The Tyranny and Beauty of a Grant Application Form

I wrote a grant application for Beyond Systems yesterday. It's the first time I've written a grant application without being invited to, my first speculative punt. I was left with two thoughts. 

The first isn't great - applying for grants is an art form. I suspect that's not news to any readers but I was taken by how our plans struggled to fit into the funder's online form. It made me realise that writing an application for a grant is only partly about what you want to do; the rest comes down to how well you can make it fit a form. 

Of course, the form may simply be a reflection of the funder's priorities. In that case, a structured form makes all the sense in the world. And, in fact, if what I'm asking for doesn't fit into that kind of form, then perhaps I'm asking the wrong organisation. However, in this case, it was just about the form per se. I felt very un-skilled, almost too stupid to apply. 

The second is how the process of asking someone for money really makes you thrash out some of the uncertainties that you've been overlooking, whether intentionally or otherwise. That's not always a good thing - if you're dealing with a complex social issue like health, you cannot be certain about everything - but in this case it was.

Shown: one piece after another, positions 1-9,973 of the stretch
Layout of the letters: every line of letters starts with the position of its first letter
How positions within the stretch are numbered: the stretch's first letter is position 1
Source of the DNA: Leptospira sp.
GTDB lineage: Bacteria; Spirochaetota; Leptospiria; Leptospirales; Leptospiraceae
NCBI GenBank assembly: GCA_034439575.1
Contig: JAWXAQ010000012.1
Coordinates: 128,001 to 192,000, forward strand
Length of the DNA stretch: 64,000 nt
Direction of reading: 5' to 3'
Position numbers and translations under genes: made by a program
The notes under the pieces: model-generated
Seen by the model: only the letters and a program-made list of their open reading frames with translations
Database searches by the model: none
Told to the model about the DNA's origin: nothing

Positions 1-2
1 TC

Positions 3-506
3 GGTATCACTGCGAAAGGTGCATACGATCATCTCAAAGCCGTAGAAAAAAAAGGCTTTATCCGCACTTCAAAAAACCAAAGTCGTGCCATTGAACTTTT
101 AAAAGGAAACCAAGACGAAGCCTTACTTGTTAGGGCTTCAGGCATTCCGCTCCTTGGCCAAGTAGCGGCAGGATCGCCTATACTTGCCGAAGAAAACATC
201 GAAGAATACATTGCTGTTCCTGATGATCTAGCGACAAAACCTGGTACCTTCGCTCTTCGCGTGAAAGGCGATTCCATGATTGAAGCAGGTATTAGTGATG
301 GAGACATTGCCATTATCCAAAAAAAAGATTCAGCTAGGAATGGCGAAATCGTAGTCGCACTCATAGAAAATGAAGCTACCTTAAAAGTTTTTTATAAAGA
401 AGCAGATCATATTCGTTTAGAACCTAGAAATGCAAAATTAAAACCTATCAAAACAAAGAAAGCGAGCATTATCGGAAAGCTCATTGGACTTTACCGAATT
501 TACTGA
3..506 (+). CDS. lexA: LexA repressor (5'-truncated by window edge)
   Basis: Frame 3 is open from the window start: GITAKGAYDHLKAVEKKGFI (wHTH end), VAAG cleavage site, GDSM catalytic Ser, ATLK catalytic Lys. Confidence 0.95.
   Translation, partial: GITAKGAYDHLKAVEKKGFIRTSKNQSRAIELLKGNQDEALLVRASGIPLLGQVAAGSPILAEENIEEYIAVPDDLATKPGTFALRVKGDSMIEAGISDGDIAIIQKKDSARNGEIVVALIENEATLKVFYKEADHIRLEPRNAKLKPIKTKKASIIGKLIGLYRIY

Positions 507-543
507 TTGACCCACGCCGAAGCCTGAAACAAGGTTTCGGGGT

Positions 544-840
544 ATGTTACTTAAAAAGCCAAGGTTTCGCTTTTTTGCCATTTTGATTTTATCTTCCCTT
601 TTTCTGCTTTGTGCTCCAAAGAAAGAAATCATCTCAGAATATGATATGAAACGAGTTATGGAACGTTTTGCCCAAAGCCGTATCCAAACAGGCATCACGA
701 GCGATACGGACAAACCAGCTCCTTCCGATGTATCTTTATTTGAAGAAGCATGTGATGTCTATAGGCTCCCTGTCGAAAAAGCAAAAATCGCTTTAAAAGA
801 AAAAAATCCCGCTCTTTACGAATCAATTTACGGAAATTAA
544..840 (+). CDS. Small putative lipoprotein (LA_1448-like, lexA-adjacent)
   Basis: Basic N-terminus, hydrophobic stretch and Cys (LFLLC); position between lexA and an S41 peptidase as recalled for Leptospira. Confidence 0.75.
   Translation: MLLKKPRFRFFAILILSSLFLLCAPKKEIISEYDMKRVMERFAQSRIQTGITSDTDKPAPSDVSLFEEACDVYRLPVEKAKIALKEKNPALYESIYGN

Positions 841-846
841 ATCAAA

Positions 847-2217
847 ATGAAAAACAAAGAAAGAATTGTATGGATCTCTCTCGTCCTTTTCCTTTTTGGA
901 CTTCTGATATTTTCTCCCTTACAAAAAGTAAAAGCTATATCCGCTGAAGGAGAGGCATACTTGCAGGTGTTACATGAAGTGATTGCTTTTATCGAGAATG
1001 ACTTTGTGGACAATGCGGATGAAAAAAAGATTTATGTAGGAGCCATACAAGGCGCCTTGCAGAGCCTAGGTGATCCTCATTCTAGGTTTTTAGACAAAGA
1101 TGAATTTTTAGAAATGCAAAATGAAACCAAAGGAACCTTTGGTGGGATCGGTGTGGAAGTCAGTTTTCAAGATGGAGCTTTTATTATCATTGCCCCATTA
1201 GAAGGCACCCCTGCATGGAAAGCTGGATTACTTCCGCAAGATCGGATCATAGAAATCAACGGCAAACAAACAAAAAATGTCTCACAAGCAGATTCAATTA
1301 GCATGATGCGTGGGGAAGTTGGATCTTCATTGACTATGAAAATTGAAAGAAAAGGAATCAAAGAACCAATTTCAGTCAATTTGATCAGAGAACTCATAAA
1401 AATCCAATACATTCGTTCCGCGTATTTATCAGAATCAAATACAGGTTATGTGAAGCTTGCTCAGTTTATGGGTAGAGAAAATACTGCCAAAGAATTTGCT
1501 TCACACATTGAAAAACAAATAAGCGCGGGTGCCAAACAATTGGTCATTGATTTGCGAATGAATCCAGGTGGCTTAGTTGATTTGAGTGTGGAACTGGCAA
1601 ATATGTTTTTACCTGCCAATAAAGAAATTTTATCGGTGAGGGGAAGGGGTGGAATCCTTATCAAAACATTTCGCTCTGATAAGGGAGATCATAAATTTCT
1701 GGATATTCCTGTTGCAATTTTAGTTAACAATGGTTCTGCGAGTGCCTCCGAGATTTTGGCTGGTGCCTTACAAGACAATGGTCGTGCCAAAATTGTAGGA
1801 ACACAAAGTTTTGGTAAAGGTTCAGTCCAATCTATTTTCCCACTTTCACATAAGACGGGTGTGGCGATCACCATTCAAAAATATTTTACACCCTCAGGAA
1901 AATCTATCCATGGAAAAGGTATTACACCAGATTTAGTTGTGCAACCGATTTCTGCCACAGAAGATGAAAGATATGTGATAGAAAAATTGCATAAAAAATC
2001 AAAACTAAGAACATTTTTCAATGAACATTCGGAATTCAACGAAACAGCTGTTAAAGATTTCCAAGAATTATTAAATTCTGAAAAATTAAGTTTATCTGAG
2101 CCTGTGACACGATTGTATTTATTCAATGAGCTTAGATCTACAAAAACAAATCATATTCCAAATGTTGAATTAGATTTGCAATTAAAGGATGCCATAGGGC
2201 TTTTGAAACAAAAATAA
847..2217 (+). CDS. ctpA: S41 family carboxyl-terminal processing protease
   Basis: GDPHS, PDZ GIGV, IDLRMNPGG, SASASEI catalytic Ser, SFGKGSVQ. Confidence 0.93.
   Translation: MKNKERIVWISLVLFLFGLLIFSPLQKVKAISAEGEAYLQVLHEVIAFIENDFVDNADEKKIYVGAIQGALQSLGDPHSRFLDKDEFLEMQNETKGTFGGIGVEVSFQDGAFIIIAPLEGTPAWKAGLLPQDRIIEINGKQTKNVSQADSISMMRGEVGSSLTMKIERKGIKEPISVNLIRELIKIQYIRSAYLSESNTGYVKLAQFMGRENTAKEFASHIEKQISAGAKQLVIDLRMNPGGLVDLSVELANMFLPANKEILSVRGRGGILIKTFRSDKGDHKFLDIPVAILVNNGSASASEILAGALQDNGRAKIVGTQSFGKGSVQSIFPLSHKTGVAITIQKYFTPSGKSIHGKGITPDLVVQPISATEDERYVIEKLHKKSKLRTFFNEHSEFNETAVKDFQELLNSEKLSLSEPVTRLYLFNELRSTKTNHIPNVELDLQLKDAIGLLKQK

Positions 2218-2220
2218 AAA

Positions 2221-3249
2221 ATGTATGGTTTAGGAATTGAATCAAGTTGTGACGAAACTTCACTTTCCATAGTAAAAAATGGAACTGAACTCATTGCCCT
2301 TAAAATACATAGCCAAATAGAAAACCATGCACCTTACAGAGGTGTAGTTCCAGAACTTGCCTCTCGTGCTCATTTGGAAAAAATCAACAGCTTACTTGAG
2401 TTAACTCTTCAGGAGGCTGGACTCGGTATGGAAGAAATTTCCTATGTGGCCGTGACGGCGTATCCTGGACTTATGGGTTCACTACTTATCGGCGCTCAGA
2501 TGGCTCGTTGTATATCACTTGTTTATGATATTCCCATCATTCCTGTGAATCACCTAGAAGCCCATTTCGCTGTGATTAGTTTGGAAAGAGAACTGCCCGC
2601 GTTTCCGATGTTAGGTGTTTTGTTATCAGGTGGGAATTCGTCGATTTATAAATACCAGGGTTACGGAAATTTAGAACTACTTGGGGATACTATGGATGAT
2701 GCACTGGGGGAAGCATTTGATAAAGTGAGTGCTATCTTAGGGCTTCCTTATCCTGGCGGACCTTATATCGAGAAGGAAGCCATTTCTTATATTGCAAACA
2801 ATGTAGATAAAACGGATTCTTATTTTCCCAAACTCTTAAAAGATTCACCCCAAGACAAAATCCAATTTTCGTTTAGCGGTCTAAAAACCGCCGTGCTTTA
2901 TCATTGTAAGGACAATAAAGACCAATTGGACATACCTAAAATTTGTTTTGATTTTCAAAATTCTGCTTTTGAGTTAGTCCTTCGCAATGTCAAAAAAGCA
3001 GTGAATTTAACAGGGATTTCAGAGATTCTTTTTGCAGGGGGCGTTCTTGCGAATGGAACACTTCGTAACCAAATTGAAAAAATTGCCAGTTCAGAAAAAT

One of the things that I realised was that we're talking about wanting to nurture the field of practice but hadn't attributed any effort towards marketing. It's all very well us trying to nurture the field but if no one has heard of us, does it matter? I think there are enough echo chambers in this space already; I'd hate to give rise to yet another. 

On a related note, earlier in the week I spoke with someone running what I was told was a similar project to Beyond Systems. It wasn't - at least not yet - but what really struck me about the call was that every time I mentioned any aspect of our work, the person was able to say they'd done a report on it, commissioned some work on it, knew of it already. It was relentless. It didn't matter what I said. 'Been there, done that' seemed to be the message. And yet, I'd never seen their work once, despite being in this space for almost six years. 

I'd rather do less, and the work be known. And I'm intrigued by how a grant application form can make or break what you're trying to do. 


Pritpal S Tamber

Founder, Beyond Systems